Arizona could soon put homegrown rocker Alice Cooper on license plate to aid nonprofit

Proceeds from new license plate would support Alice Cooper’s Solid Rock Teen Centers.
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AliceCooper
Rocker Alice Cooper.
Cole Bennetts/Getty Images)

The Arizona government may soon give its residents a way to support Alice Cooper’s Solid Rock Teen Centers.

The Arizona House of Representatives voted to approve HB 2615 on Thursday last week. It received bipartisan support, passing 41-17. Two representatives didn’t vote on the proposal.

If the bill becomes law, it will create a “Youth Music and Art” specialty license plate and fund to support Alice Cooper’s Solid Rock Teen Centers. It’s an Arizona 501(c)(3) nonprofit charity based in Phoenix and Mesa. It’s provided free music, dance, and art classes since 1996. They extend opportunities to people between the ages of 12 and 20.

According to his 2011 Rock and Roll Hall of Fame induction biography, Cooper moved to Phoenix from Detroit, Michigan as a child. He graduated from Cortez High School in Phoenix.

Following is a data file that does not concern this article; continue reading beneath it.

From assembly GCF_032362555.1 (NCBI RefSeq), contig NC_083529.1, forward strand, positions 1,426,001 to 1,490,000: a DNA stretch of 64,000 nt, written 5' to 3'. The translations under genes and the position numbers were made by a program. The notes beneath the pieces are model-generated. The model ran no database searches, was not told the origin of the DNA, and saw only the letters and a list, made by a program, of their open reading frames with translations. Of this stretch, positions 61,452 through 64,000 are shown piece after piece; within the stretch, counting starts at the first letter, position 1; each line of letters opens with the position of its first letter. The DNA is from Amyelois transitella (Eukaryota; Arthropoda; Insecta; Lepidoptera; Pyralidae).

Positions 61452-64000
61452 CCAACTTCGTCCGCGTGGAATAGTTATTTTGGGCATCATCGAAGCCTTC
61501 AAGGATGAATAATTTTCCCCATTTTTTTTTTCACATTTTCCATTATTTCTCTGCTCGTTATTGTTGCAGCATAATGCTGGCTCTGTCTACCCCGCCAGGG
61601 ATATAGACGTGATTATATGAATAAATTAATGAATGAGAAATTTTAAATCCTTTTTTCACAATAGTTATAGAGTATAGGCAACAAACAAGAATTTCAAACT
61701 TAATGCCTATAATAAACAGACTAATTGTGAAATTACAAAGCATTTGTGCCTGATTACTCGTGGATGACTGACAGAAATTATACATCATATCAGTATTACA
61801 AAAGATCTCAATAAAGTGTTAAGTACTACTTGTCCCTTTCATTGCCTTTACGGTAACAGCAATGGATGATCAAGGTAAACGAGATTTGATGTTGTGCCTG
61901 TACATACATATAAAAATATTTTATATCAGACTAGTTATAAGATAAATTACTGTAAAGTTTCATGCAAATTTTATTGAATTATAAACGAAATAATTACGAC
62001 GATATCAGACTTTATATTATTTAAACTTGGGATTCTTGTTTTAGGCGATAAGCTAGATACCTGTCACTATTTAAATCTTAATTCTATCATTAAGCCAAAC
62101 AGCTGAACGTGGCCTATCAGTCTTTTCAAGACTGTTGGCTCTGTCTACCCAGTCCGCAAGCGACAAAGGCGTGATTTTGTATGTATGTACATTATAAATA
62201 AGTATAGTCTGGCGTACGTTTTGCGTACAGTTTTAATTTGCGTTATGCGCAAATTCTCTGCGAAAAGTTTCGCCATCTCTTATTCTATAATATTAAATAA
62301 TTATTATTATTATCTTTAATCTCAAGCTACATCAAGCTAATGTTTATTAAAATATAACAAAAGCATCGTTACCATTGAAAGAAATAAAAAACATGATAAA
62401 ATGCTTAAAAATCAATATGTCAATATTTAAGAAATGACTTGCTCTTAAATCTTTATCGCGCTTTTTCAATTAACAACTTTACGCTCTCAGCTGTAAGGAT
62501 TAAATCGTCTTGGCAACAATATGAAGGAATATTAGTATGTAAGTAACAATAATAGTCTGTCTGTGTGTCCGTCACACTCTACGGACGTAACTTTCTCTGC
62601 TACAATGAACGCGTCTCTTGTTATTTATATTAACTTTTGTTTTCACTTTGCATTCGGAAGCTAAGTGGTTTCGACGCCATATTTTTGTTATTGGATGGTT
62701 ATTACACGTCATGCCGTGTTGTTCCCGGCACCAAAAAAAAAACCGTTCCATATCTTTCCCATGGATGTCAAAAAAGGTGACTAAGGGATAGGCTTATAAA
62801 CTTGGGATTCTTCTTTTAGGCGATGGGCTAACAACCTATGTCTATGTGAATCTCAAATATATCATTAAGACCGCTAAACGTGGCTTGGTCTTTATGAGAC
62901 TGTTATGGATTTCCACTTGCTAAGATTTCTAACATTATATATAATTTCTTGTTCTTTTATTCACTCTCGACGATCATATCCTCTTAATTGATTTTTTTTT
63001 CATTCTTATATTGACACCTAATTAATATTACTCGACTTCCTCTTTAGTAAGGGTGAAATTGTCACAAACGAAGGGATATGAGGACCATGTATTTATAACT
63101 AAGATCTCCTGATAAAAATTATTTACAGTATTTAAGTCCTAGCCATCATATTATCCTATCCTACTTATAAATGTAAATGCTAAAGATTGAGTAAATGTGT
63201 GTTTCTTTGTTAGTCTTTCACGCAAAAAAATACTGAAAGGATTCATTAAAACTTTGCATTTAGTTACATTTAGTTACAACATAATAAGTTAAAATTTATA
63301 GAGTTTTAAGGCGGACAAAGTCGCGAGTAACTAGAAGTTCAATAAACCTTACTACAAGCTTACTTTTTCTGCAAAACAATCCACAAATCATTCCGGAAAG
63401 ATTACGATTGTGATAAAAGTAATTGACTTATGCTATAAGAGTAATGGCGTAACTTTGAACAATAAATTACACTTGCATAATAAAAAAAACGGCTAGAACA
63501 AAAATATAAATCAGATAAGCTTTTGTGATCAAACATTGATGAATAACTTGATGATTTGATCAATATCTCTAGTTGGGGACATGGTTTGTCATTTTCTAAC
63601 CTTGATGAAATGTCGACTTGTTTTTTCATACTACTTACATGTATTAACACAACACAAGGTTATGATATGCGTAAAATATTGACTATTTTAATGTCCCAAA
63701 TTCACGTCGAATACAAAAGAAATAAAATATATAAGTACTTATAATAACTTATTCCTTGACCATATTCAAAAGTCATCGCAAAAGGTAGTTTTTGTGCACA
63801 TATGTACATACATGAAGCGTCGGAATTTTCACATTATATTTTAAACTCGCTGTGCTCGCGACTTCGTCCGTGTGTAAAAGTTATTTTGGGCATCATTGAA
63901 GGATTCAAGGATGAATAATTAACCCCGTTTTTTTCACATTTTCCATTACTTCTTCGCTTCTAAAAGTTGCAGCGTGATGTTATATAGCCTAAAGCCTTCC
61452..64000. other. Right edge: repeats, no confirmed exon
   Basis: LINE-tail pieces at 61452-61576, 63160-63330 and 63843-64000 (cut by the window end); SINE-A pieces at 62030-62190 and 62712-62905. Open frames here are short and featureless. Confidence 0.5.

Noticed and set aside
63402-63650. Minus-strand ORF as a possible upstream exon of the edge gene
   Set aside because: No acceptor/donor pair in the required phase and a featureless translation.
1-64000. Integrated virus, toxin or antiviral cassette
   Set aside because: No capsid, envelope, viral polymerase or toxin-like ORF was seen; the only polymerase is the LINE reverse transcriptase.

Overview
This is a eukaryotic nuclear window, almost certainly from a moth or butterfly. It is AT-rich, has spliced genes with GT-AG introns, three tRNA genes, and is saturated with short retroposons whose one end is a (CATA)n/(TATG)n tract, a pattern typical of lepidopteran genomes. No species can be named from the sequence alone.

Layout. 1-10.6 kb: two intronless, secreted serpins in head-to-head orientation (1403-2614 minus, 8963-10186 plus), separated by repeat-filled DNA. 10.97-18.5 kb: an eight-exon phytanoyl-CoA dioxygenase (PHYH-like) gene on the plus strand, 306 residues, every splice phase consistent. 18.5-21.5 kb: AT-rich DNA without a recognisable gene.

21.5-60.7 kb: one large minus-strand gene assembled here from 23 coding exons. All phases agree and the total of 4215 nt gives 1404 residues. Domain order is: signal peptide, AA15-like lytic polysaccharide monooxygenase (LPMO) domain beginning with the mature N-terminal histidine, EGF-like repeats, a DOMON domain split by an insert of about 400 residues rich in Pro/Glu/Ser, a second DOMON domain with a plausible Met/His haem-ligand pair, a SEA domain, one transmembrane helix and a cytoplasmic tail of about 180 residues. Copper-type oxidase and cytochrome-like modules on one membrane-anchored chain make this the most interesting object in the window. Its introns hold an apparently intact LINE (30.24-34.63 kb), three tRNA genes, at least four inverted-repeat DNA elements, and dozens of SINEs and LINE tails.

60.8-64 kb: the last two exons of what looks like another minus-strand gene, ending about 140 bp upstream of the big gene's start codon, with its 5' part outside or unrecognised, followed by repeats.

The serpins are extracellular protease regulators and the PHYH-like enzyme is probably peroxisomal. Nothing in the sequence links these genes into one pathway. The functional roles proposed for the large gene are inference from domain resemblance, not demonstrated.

Specialty license plates represent no cost to the taxpayer in Arizona.

The Arizona Department of Transportation allows people to get a specialty license plate instead of a regular plate. They generate revenue for the state and the nonprofit organization in question. The plates require an annual fee of $25 in addition to the vehicle registration fee. Of the $25, $8 is an administrative fee, and $17 is a donation to the charity.

Rep. Joseph Chaplik, R-Scottsdale, is the bill’s primary sponsor.

“In supporting the Solid Rock Teen Centers nonprofit with a specialty license plate, Arizonans will help teens find inspiration to learn and grow through music and the arts, and help them overcome common challenges of homelessness, suicidal thoughts, and mental health,” he said in a statement.

The bill awaits consideration in a Senate Committee.